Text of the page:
Customer service is subjective. Every single customer will expect something slightly different based on who they are, and their own life experiences. This matters a lot for brands looking to provide the best class customer service for their industry.
Before you can begin to lay out your customer service strategy, you have to understand your customer. It’s best to get as detailed as possible on two key questions:
- Who are they?
- How do they like to be treated?
To help, here are a few examples from a variety of industries to get you started thinking about who your customer is, and how that relates to how they like to be treated. Trust me, the answer is rarely as simple as: “They like to be treated well.”
To understand who offers the best service, we look to Newsweek and Statista’s Best Customer Service Awards of 2019. Using the Net Promoter Score, they unveiled which brands consumers love the most based on their customer service.
The 5 key elements of customer service
The Newsweek and Statisa research broke customer service down by following 5 categories:
1. Quality of communication: Measures whether the contact (via email, telephone or face to face) was friendly or polite.
2. Technical competence: Measures the quality of information received and whether questions were answered correctly and in sufficient detail.
3. Range of services: Measures whether one’s personal expectations and requirements were fulfilled.
4. Customer focus: Measures whether a personal concern/requirement was addressed with a tailored/specific solution.
5. Accessibility: Measures the availability of customer service in a shop or on a helpline.
Top 10 brands with the best customer service
The following brands might not be ones that you’d typically associate with great customer service, likely because you don’t shop there – this is where the importance of who your customer is and how they like to be treated comes in.
For instance, Justice sits high on the list with a score of 9.24 out of 10. This brand has nailed who their customer is (pre-teens) and how they like to be treated.
1. Disney Cruise Line: Service Score –– 9.59 out of 10
2. See’s Candies: Service Score –– 9.38 out of 10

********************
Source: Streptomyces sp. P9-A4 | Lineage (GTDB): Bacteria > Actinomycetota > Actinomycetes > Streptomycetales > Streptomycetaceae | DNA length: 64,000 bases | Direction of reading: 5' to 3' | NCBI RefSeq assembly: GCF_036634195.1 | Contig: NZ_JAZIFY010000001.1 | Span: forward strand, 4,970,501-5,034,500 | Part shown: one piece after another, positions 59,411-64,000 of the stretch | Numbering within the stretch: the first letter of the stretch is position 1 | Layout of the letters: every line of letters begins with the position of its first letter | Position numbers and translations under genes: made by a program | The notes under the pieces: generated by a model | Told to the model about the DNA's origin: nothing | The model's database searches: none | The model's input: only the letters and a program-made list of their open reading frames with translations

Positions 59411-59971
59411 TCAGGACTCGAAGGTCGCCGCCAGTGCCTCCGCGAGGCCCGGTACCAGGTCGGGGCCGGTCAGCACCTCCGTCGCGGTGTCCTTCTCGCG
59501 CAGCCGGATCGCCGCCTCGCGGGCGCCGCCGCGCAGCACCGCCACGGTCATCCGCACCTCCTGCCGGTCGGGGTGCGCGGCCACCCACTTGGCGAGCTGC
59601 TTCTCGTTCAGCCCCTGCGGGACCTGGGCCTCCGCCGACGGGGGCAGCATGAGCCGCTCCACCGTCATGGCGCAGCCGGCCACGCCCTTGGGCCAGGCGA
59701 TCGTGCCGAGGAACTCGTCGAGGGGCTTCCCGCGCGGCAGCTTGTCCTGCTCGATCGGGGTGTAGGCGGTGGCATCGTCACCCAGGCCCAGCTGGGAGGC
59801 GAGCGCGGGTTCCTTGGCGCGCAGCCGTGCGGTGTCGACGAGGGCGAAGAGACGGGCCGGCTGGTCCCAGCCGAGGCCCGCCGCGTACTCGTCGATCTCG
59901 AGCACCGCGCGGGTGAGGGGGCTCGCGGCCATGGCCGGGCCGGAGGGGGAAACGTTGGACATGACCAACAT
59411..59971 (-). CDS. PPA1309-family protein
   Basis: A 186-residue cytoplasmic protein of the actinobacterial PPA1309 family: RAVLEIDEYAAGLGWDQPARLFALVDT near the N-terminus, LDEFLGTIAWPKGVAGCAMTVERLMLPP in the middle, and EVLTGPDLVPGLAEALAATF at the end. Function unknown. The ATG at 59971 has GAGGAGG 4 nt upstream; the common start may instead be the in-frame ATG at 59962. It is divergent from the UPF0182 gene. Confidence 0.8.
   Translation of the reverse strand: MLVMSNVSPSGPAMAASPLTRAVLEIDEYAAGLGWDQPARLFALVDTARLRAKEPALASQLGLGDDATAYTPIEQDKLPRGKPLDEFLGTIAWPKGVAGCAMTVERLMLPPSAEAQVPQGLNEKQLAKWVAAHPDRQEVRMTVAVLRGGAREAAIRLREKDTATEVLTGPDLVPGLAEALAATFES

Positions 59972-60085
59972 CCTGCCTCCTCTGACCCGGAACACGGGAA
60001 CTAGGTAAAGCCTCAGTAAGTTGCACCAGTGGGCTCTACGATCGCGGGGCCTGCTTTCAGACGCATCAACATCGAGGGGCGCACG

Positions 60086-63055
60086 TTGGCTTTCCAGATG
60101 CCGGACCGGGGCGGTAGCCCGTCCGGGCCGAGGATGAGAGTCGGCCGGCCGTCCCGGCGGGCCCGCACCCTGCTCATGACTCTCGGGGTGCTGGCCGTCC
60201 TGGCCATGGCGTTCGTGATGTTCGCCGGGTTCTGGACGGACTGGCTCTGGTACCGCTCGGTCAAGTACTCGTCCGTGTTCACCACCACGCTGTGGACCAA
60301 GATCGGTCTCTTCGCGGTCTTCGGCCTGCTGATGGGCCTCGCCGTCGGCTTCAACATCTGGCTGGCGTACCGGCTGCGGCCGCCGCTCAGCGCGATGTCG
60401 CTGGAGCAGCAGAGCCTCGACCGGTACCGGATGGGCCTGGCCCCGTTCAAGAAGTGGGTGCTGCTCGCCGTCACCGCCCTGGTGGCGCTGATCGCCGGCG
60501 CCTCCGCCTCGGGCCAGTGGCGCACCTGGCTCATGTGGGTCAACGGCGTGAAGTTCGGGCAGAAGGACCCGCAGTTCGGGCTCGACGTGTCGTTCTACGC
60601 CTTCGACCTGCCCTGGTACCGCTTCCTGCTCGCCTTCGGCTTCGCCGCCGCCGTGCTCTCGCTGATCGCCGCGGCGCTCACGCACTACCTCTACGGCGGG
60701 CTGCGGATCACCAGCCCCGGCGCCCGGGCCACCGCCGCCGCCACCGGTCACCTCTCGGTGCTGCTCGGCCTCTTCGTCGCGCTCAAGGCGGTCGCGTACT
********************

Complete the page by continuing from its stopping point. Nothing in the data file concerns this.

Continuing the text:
3. Justice: Service Score –– 9.24 out of 10
4. Lands’ End: Service Score –– 9.18 out of 10
5. Chick-fil-a: Service Score –– 9.11 out of 10
6. Publix: Service Score –– 9.07 out of 10
7. Vitacost: Service Score –– 9.04 out of 10
8. Avon: Service Score –– 9.02 out of 10
9. Morton’s The Steakhouse: Service Score –– 9.02 out of 10
10. Cracker Barrel: Service Score –– 9.01 out of 10
How do these brands provide excellent customer service?
These brands provide the best customer service because they understand who their customer is and they focus on that. For many of the brands listed above, there are quite a few naysayers.
But these brands, like Chick-fil-a, don’t listen to those who don’t fall within the demographic of who their customer is and how they like to be treated.
This then leads us to…
How do you handle difficult customers?
There are a variety of ways to handle difficult customers, but you must base it on this important factor: Are they a customer who falls within your brand’s target demographic?
If the answer to the above is yes, then you want to do everything you can to win that customer over and repair or maintain the relationship. Often times, if you’ve done your branding exercises well, going back to the brand message and mission will resonate with these folks.
If they’re not a customer who falls within your brand’s target demographic, it might be okay to smooth over the relationship, but then let them on their way. Often, it isn’t a bad idea to recommend competitors to those customers who don’t fit your demographic. This is a great exercise in branding, but also in niche and targeted marketing.
Not everyone will love your brand. Your goal is build a community around the niche that most resonates with your mission. This will set you up for some of the best service in your industry, similar to those who have received above 9 in the Newsweek and Statista research.